¶ 9 Sparks asserts that the words "subjects another" are understood as causing another to become subservient or subordinate. But we conclude that in the context of the statutory scheme prohibiting sexual assault on a child, the General Assembly has given "subjects another" a broader meaning. That meaning encompasses an adult defendant allowing a child to touch the defendant's intimate parts. And by doing so, the defendant subjects the child to sexual contact. We reach this conclusion for four reasons.

         ¶ 10 First, accepting Sparks's argument would result in making some form of force or threat by a defendant an element of the sexual assault on a child offense. But the use of force or a threat cannot be considered an element of sexual assault on a child because the General Assembly clearly treats the use of force or threats by the defendant as a sentence enhancer, not an element, of the crime. See § 18-3-405(2)(a)-(c).

         ¶ 11 Second, "subjects another" cannot be reasonably read to exclusively require that a defendant initiate or cause the contact, because sexual contact is statutorily defined to include the knowing touching of the defendant's intimate parts by the victim. § 18-3- 401(4). And as to the victim touching the defendant, the statute does not contain any mention of initiation, coercion, or persuasion by the defendant. So construing the statute to require that the prosecution show some sort of coercive or persuasive act by the defendant to make the victim subservient or subordinate is contrary to the statute's plain language and would require us to add words to the statute. This we cannot do. People v. Diaz, 2015 CO 28, ¶ 15.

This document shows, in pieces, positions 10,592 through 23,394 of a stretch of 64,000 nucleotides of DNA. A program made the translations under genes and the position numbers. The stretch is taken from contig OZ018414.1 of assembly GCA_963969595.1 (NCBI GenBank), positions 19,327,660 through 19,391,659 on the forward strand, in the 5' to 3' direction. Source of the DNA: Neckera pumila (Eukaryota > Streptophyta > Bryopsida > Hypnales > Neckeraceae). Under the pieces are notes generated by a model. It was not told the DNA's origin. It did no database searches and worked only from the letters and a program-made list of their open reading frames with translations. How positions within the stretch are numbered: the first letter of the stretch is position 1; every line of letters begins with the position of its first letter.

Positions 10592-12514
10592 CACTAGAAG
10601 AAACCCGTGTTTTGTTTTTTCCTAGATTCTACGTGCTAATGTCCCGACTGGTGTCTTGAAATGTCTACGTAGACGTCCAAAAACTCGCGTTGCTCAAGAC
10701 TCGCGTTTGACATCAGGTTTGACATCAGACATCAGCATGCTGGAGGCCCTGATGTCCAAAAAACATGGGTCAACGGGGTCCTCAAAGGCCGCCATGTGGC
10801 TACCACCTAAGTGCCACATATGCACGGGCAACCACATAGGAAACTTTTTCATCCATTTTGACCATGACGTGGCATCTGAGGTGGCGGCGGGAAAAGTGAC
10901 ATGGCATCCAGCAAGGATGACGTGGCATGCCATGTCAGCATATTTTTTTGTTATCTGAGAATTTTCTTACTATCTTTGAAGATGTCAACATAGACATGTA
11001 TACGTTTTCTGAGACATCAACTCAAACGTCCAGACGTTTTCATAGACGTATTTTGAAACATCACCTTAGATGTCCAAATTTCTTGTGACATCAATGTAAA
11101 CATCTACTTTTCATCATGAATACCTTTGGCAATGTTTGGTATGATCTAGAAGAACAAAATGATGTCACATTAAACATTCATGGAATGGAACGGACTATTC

¶ 12 And we note that in other contexts, courts have held that "a person 'subjects' another . . . if he or she affirmatively acts, participates in another's affirmative act, or omits to perform an act which he or she is legally required to do and causes the complained-of deprivation." Santibanez v. Holland, No. CV 10-09086-GAF (MAN), 2012 WL 933349, at *6 (C.D. Cal. Jan. 24, 2012) (emphasis added) (citing Johnson v. Duffy, 588 F.2d 740, 743 (9th Cir. 1978)) (construing 42 U.S.C. § 1983 (2012)).